Common Smoothhound – Mustelus mustelus
Common Smoothhounds are sometimes confused with Starry Smoothhounds because of their appearance. They congregate in large numbers which is why they are called hound sharks.
Common smoothhounds are widespread in the waters off the coast of Northern Europe and South Africa including in the Mediterranean Sea. They are typically found in shallow waters from five m to 50 m below the surface of the water, but can also reach 350 m deep.
Biology and Behaviour
Common smoothhounds have a grey-brown back with and off-white underside and some will have dark spots. They are fairly slender with a short head and snout. They have two dorsal fins, an anal fin, a pair of pectoral fins, a pair of pelvic fins and a heterocercal tail. All these fins help stabilize the male shark.
Common smoothhounds primarily eat crustaceans and sometimes bony fish and cephalopods.
Reproduction and Lifespan
Common smoothhounds are viviparous. The females gives birth to live young pups after ten to eleven months of gestating. Their litter size ranges from four to 17, and pups at birth are about 35 cm long.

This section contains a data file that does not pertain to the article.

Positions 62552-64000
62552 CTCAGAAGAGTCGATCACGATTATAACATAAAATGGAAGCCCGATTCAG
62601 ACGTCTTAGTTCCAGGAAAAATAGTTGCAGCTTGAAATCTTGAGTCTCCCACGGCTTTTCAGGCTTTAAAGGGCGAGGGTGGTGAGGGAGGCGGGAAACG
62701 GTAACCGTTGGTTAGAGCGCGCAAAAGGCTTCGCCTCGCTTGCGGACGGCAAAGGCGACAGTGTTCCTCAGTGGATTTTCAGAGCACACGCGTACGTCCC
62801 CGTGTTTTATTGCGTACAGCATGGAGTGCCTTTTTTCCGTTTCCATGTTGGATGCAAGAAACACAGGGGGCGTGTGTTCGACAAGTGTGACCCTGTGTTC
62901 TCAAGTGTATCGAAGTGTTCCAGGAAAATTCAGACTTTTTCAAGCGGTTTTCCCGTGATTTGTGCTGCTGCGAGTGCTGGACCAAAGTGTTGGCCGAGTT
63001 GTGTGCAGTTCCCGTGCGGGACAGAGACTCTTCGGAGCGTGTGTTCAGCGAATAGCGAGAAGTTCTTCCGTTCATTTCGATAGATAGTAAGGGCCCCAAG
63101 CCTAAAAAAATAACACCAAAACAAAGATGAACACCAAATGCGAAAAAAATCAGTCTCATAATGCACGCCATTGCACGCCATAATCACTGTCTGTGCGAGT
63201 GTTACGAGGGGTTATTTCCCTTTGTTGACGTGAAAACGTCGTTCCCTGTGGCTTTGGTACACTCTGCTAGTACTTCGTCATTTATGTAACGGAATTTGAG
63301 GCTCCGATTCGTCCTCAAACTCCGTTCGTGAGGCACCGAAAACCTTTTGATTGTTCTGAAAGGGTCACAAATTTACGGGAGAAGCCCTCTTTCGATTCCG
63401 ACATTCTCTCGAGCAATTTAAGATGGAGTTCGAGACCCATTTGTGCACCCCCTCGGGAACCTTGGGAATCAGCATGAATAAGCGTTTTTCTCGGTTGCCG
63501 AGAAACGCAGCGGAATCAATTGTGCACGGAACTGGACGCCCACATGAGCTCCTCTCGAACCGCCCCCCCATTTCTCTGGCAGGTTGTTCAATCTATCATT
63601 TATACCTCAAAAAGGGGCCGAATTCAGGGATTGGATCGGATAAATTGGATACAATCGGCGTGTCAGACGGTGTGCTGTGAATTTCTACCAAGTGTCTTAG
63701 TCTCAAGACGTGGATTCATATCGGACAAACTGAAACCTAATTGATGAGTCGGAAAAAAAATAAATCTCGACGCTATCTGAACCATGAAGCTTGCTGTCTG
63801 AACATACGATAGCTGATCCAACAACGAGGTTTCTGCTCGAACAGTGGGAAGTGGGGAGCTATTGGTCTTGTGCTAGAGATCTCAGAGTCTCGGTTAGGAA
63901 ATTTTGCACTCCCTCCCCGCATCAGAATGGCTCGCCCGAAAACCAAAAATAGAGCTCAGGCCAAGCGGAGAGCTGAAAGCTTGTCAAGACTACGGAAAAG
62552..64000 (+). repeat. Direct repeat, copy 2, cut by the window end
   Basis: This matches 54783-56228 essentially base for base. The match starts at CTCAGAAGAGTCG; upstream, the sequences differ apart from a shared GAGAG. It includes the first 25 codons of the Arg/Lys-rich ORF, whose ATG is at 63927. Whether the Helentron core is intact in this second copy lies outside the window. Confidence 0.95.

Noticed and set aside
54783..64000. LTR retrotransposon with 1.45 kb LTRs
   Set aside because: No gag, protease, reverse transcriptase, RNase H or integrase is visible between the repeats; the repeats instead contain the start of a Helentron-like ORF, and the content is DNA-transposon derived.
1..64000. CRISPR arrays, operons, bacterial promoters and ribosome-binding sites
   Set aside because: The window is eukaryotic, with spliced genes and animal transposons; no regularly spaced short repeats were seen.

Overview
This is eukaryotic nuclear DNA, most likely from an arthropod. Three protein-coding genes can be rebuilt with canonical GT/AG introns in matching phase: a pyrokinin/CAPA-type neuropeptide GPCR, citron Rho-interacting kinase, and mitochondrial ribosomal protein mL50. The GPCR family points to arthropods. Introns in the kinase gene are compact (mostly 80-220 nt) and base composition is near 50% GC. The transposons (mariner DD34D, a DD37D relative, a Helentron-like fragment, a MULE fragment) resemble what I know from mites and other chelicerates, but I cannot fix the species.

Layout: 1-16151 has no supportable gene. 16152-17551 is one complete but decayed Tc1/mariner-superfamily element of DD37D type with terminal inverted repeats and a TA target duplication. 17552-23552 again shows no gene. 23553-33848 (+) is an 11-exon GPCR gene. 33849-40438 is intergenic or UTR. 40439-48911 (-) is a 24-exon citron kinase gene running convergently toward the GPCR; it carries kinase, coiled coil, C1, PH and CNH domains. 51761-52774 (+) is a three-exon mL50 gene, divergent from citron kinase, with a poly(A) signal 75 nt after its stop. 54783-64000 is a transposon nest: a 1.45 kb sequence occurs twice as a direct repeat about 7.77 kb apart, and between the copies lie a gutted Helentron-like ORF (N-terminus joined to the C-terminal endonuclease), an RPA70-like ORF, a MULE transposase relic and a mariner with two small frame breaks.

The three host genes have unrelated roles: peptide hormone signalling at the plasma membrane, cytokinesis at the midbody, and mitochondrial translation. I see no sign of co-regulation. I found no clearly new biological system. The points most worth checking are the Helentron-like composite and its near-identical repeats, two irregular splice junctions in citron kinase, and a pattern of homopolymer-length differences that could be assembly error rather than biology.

They usually grow between 100 cm to 120 cm, but females can reach a length of 164 cm.
Conservation and Tourism
Common smoothhounds are vulnerable captures in trawls, gillnets, trammel nets and line gears. Scientific survey data from the Mediterranean Sea and Western Africa indicate that the population for this species have declined.
Depending on the area of the world, common smoothhounds are caught and used for different purposes. In the Northeast Atlantic, they are sometimes caught and discarded and may be used as bait in England and Ireland. In the Mediterranean Sea, these sharks are used for human consumption. Sharks from the Eastern Central Atlantic are vulnerable to intensive fishing. In the Southeast Atlantic, common smoothhounds are both targeted and caught as bycatch.
This species is listed as vulnerable by the IUCN, however, there are no conservation measures in place for them.
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